• Denise @WholemadeGoodness

    Who knew this could be so easy? We will be giving this one a try soon. Thanks.

    • TheUrbanHearth

      That’s exactly what I said when my cousin told me how it was done. Thank you for stopping by, Denise!

  • Jill @ The Prairie Homestead

    Great post! In fact, I liked it so much that I chose it for my featured pick in tomorrow’s Homestead Barn Hop. Keep up the great work!

    • TheUrbanHearth

      Oh my goodness, Jill. What a blessing to be featured by my favorite homestead blogger! :) I’m so very honored and will definitely keep it up. Thanks for stopping by to let me know.

  • Lisa @ HappyinDoleValley

    Love this! Thanks so much for sharing — can’t wait to try this for myself. :)

    • TheUrbanHearth

      You’re welcome, Lisa! It was my pleasure, and I’m glad you liked it.

  • Dyan Taylor

    Thank you for this recipie! I will be retired, living in TN come spring and look forward so much to growing a garden again. You are making me even more anxious!! LOL Thanks for all your wonderful posts.

    • Leola

      You’re welcome, Dyan! I hope have a lovely time in your garden!

    • TheUrbanHearth

      You’re welcome, Dyan! I hope you thoroughly enjoy your garden. Such good therapy there! :)

  • http://www.facebook.com/deana.rogers.71 Deana Rogers

    I just found your tip threw Homestead Barn Hop. I am going to be giving this a try and I will be making small jars of it to give out for christmas gifts in the food baskets I plan to make this year with homemade jams, breads and butters. We are going to be opening a small cafe with some friends of ours I think I will be using this in the kitchen there as well. I will have to use my oven for now till I can locate me a food hydrator on sale or for free.
    deana
    dfwquiltr37

    • TheUrbanHearth

      What wonderful plans, Deana! Thank you for letting me know!

  • emily a

    This is awesome! I grew garlic for the first time last year. Despite having to move the garden (twice) before spring I actually got a pretty good harvest. I’m going to be planting sometime this week, and I’ll use half of what’s left to make garlic powder! My mother in law does a lot of cooking and she doesn’t like using the fresh garlic I bring her, but she’ll use this up fast… Even if I do end up cooking it a bit during the drying process, it’ll be way better than the crap she buys at the “discount” grocery! And I haven’t used garlic powder in years! I’ll get to be lazy about my garlic again… he he he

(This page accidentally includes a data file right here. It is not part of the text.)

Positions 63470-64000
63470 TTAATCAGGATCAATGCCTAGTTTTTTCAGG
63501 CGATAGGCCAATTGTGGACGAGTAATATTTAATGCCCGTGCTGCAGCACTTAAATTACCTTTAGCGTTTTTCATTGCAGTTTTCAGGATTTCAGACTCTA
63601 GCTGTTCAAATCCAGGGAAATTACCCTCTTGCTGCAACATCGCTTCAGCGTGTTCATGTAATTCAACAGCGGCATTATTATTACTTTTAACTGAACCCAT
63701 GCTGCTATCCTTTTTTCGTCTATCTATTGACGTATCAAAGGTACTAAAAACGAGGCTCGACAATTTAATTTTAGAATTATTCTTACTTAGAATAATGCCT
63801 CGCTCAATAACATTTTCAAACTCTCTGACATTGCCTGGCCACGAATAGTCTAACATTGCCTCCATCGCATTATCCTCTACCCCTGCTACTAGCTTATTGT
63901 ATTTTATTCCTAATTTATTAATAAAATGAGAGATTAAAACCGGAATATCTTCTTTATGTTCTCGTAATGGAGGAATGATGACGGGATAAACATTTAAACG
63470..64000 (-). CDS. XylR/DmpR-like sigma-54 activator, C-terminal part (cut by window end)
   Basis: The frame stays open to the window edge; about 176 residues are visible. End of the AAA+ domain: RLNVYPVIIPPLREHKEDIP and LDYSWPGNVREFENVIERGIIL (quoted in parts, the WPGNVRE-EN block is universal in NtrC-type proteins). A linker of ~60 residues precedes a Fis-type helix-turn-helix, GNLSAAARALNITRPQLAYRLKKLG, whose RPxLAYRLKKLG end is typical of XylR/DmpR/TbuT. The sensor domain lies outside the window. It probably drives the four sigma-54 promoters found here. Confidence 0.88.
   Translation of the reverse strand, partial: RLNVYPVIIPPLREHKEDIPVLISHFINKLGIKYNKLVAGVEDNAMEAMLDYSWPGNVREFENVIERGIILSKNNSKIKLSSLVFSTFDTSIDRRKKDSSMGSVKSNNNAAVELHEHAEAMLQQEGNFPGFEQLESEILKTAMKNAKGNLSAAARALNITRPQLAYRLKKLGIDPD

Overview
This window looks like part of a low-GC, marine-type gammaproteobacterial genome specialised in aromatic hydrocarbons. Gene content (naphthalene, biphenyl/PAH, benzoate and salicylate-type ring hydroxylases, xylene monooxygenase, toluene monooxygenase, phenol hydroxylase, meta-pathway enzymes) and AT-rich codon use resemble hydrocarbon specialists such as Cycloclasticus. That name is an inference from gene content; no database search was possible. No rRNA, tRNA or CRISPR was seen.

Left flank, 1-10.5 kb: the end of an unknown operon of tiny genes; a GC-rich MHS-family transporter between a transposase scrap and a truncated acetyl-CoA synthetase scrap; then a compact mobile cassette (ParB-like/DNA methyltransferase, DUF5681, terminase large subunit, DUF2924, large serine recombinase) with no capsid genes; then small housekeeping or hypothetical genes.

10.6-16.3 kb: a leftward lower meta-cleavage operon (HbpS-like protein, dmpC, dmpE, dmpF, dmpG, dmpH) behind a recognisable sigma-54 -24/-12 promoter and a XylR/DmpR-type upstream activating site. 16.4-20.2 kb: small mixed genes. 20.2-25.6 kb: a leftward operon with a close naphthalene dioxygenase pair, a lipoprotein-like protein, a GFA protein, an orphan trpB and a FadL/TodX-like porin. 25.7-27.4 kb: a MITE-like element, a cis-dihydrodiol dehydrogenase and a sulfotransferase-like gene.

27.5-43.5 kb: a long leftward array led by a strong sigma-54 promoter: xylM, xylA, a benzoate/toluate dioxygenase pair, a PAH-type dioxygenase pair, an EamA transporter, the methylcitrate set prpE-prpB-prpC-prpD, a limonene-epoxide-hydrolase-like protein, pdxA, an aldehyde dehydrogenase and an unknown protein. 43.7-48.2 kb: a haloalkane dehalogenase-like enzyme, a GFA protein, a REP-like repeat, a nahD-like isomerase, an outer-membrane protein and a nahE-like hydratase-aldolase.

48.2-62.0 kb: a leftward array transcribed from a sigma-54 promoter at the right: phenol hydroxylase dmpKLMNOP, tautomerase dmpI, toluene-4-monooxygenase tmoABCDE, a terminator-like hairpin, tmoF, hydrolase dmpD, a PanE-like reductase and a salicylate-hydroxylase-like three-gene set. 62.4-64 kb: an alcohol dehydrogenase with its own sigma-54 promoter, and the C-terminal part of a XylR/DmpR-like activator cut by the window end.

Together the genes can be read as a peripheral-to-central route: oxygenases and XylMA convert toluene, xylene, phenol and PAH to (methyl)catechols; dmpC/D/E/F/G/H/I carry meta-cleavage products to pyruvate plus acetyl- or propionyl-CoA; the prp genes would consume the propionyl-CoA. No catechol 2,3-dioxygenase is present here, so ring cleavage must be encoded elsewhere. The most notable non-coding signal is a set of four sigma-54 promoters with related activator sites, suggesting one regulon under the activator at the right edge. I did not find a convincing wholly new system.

Did you notice much juice when you pressed your garlic? I was thinking about putting my garlic mush in a mesh strainer overnight in the fridge to let any juice drain. Then continuing with the drying process. Depending on how much juice I got I would use it up immediately or freeze some of it. Just a thought…

    • TheUrbanHearth

      I did not notice a lot of garlic juice, Emily. I wonder if it depends on the garlic press. Mine is from Pampered Chef. I also think it may not be as strong if you strained the juice, but whatever you do is your preference. :-) Thanks for stopping by!

      • emily a

        Maybe I’ll try half and half and see if there is a difference. I was thinking since you dehydrate the garlic anyway, you would be evaporating the juice. But it would leave the flavor behind. Hmm… I’ll let you know if we can taste the difference between the two batches. Thank you again for posting the directions. Hopefully I’ll be trying this out tomorrow!

  • http://www.sweetkissesanddirtydishes.com/ Debra

    This is so cool! I wonder how it compares cost wise, but if it is stronger it just might be cheaper.

    • TheUrbanHearth

      I think so, Debra, but don’t know for certain. I might try to find out though and add it to the post. Good suggestion!

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  • Linda

    How cool!

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  • Sue

    It is extremely easy to grow your own garlic and this is the perfect way to get the most use out of your gardening efforts. Now is the time to plant garlic for a harvest next summer.